Latin American alumni thankful for their time at ISU 25 years ago

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Latin American alumni and former instructors reunited on campus.

A special alumni group returned to Iowa State last week after attending school here a quarter of a century ago. Six people originally from Latin America came back to ISU, where they were surprised by the campus growth (and all the coffee shops), hugged old friends and explained how the university changed them for the better.

They were part of the Central American Program for Undergraduate Scholars (CAMPUS), which was a Fulbright program sponsored by the United States Information Agency, said Jane Edwards, former adviser in the Office of International Students and Scholars.

"Most studied in the College of Liberal Arts and Sciences and some in the [then] College of Agriculture," Edwards said. They were on campus from January 1989 to May 1991. ISU was one of five U.S. universities selected to host students that year, she added.

In all, 12 students arrived in 1989 from Panama, Costa Rica, Nicaragua, Honduras, El Salvador and Guatemala. Many first studied English in the Intensive English Orientation Program (IEOP) en route to their undergraduate degrees.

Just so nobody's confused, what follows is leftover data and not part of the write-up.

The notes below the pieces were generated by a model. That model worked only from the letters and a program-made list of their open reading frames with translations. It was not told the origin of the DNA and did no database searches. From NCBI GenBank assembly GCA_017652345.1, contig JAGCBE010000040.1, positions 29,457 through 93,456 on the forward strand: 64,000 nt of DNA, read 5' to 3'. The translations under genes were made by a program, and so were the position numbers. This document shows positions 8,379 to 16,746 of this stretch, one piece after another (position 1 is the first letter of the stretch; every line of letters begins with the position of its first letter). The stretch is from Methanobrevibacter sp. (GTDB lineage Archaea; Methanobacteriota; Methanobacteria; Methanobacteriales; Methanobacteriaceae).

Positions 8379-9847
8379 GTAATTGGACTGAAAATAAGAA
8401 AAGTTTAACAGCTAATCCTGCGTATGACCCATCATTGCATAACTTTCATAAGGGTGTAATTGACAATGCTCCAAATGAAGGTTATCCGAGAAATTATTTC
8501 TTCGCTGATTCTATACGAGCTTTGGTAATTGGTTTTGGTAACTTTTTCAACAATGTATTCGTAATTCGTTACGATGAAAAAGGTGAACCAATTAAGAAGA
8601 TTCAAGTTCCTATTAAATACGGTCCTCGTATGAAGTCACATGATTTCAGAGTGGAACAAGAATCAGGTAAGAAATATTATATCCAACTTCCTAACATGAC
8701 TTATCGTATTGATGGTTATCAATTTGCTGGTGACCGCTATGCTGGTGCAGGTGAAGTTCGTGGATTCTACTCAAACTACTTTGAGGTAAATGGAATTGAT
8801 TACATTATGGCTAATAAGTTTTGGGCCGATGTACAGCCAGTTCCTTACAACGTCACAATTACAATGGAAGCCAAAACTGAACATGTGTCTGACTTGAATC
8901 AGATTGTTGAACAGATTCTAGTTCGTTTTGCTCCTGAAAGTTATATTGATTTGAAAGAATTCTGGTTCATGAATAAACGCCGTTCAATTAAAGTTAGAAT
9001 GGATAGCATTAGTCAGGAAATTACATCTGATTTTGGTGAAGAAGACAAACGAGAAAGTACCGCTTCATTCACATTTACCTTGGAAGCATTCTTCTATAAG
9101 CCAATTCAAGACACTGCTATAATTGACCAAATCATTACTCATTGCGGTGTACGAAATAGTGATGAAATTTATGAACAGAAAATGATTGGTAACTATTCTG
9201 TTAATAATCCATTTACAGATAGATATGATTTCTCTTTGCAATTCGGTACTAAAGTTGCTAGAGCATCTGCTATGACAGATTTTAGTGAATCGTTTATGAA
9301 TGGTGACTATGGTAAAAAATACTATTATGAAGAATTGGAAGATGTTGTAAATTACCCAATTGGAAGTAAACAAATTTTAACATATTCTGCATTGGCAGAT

"They learned to love Iowa State," Edwards said. "They have a real affection for the university." Edwards, Dennis Peterson and Steve Coon coordinated the CAMPUS program at ISU.

Last Friday the six returning alumni (professional and personal obligations kept others from attending) reminisced in the Memorial Union. Many wore cardinal-and-gold-colored buttons that read "Iowa State Graduate." Several teachers from IEOP were there to hear their stories.

"For 25 years, this university has been very important to me," said Estuardo Galdamez Zapeta, a college teacher, radio station owner and host of radio and TV programs in Guatemala. "I was lucky to be here to learn the culture, language and receive an education."

Rossany Auceda Flores returned to her native Honduras after leaving ISU, and for the past decade she has lived in the Des Moines area working for the Iowa Department of Public health.

"Coming to Iowa was wonderful," she said. Flores thought her English was pretty good when she arrived in Iowa, but "they talked to so fast." Flores’ English improved and she met the man in Ames she would later marry.

The alumni have gone on to a variety of successful careers in Latin America and the United States. Those who returned to ISU thanked their IEOP and other advisers for all they did for them 25 years ago.

"They give tremendous credit to Iowa State," Roger Bertelsen, an LAS academic adviser and a former IEOP associate director, said. "They believe ISU launched them to the many great achievements they’ve had in their lives."

Looking back, Galdamez said his stay in Iowa also opened his eyes to the world. "We don’t know how much we don’t know until we get away from our countries."

– Steve Jones